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Could you tell me if there there any difference in meaning and usage between the phrase even better and better still? For example:

You'd make a lot of progress if you learn five new words a day. Even better, ten to speed up language aquisition.

You'd make a lot of progress if you learn five new words a day. Better still, ten to speed up language aquisition.

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  • 'even' and 'still' are not interchangeable. 'Even a lower pay is OK for him'. 'A lower pay is still OK for him' varies a little. english.stackexchange.com/questions/152468/…; may be referred to.
    – Ram Pillai
    Aug 20 '20 at 12:27
  • There's no important difference between those phrases.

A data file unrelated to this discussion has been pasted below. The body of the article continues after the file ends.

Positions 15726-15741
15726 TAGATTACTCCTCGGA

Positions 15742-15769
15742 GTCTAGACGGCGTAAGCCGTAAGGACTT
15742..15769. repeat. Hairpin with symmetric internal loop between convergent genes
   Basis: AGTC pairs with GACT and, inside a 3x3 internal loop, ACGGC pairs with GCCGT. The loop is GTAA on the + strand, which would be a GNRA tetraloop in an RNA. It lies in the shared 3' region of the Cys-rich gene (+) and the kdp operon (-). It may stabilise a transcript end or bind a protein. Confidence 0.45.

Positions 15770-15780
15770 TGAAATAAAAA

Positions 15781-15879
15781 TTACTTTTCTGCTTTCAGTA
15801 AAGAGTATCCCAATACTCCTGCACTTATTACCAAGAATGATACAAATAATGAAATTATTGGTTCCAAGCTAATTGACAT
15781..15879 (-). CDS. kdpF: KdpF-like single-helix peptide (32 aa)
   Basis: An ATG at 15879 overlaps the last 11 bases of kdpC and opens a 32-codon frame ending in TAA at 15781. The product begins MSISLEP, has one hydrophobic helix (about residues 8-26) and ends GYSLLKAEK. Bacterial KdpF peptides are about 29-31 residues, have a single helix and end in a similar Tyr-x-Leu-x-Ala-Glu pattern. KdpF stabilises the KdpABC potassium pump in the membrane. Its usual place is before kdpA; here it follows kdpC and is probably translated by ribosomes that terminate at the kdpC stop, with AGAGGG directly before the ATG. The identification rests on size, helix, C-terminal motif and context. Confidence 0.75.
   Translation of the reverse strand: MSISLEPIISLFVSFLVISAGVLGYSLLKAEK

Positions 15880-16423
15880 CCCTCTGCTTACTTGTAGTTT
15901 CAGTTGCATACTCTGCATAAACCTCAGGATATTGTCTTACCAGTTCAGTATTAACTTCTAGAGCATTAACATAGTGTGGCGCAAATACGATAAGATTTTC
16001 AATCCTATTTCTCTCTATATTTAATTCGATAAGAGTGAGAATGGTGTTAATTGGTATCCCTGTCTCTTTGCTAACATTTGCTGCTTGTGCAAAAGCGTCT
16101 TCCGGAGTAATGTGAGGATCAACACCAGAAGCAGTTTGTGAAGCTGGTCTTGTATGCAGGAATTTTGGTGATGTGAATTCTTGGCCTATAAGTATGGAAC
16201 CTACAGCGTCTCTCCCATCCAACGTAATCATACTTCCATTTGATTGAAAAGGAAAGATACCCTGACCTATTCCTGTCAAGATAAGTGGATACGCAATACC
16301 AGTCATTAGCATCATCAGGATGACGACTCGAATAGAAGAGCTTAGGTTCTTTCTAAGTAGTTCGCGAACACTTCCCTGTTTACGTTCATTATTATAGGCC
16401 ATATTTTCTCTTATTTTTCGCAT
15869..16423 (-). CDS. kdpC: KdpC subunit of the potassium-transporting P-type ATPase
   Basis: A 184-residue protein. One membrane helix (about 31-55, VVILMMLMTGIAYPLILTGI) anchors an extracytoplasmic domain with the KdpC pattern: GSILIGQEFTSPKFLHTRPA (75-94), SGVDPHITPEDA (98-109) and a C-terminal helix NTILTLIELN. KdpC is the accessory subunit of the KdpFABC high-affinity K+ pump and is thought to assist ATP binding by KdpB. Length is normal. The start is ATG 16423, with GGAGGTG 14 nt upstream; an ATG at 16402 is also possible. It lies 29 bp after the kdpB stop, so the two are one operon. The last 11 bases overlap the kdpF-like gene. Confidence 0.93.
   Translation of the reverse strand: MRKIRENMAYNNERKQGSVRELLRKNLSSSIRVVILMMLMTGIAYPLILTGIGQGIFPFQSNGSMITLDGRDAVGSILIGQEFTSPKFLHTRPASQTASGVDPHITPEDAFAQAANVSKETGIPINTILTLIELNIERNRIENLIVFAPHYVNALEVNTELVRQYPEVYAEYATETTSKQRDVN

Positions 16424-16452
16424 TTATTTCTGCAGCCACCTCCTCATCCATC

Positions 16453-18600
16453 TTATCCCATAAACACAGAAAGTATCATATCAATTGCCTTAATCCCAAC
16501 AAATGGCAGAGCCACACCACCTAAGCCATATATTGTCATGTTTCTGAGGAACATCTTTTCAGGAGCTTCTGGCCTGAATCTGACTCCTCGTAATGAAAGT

– Juhasz
    Aug 20 '20 at 15:48
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No, there is no meaningful difference between "even better" and "better still" in this context. If you said either sentence to someone fluent in English, they would understand that you are saying the second suggestion (learning ten new words a day) is better than the first one (learning five new words a day).

As Ram Pillai noted, "even" and "still" are not interchangeable even though they can be used in similar ways. In your example sentences, you had to move the location of "still" to have the second sentence make sense. In other cases, you would have to remove an auxiliary word to be able to use "still", like in the following:

He doesn't like the pay they offered him. Even so, he plans to accept the offer.

He doesn't like the pay they offered him. Still, he plans to accept the offer.

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